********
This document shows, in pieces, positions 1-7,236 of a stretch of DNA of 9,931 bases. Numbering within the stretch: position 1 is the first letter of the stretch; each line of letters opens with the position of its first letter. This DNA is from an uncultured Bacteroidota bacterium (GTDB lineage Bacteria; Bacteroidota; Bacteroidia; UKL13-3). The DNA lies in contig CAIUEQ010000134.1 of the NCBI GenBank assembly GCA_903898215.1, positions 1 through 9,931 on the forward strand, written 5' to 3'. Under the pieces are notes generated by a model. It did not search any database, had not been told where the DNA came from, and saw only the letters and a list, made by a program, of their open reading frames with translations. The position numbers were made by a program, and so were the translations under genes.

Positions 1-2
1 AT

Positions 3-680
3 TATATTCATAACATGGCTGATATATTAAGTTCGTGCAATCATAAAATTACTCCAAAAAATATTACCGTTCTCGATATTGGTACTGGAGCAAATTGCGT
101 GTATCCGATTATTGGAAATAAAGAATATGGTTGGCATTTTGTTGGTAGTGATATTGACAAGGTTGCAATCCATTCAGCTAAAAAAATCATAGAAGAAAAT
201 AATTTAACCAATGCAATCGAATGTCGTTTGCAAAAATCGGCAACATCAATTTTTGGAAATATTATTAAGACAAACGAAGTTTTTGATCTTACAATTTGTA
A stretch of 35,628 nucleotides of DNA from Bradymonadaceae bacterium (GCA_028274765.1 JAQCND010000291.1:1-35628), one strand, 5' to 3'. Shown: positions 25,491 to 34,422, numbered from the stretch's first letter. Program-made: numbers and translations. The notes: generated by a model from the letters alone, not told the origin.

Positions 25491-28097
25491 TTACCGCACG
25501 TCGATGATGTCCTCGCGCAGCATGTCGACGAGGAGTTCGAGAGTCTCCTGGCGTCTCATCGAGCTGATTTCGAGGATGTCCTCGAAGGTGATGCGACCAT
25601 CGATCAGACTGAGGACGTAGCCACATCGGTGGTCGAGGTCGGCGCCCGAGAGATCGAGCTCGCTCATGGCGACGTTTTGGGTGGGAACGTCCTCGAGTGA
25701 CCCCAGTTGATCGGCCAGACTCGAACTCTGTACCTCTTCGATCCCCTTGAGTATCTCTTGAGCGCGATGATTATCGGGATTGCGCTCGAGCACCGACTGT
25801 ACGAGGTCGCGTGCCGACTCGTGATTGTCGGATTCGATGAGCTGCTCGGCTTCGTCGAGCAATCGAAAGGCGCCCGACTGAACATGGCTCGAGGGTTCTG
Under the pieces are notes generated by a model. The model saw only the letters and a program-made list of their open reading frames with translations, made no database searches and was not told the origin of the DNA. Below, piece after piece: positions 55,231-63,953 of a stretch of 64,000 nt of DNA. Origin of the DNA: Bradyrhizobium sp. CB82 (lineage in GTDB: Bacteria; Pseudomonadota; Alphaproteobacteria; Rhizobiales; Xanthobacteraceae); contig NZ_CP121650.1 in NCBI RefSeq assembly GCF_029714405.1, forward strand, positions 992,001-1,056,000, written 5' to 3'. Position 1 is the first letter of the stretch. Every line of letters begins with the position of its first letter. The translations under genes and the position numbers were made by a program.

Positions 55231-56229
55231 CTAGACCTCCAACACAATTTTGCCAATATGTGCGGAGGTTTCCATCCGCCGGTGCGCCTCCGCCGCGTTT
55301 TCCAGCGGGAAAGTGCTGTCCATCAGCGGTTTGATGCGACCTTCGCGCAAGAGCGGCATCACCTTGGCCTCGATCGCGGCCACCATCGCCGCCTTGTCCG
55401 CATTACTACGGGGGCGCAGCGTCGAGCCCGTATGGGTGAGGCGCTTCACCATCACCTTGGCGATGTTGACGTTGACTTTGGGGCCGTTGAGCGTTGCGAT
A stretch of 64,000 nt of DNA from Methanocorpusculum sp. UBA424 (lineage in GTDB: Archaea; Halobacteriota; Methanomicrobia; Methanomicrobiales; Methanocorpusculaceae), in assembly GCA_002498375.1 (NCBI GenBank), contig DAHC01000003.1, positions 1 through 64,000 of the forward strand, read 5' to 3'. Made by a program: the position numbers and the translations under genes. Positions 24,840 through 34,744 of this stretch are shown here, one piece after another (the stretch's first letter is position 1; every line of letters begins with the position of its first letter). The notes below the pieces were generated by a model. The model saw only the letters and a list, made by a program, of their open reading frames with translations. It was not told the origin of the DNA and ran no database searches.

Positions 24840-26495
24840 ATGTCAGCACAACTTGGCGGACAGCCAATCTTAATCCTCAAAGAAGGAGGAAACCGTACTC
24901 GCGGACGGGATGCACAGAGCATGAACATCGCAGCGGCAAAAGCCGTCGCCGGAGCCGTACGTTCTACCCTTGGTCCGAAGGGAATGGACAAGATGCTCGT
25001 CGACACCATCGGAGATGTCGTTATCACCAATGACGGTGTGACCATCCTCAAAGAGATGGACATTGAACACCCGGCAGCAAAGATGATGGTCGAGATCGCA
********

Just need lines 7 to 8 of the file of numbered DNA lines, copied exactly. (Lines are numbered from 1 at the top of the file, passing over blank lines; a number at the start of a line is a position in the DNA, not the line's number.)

201 AATTTAACCAATGCAATCGAATGTCGTTTGCAAAAATCGGCAACATCAATTTTTGGAAATATTATTAAGACAAACGAAGTTTTTGATCTTACAATTTGTA
A stretch of 35,628 nucleotides of DNA from Bradymonadaceae bacterium (GCA_028274765.1 JAQCND010000291.1:1-35628), one strand, 5' to 3'. Shown: positions 25,491 to 34,422, numbered from the stretch's first letter. Program-made: numbers and translations. The notes: generated by a model from the letters alone, not told the origin.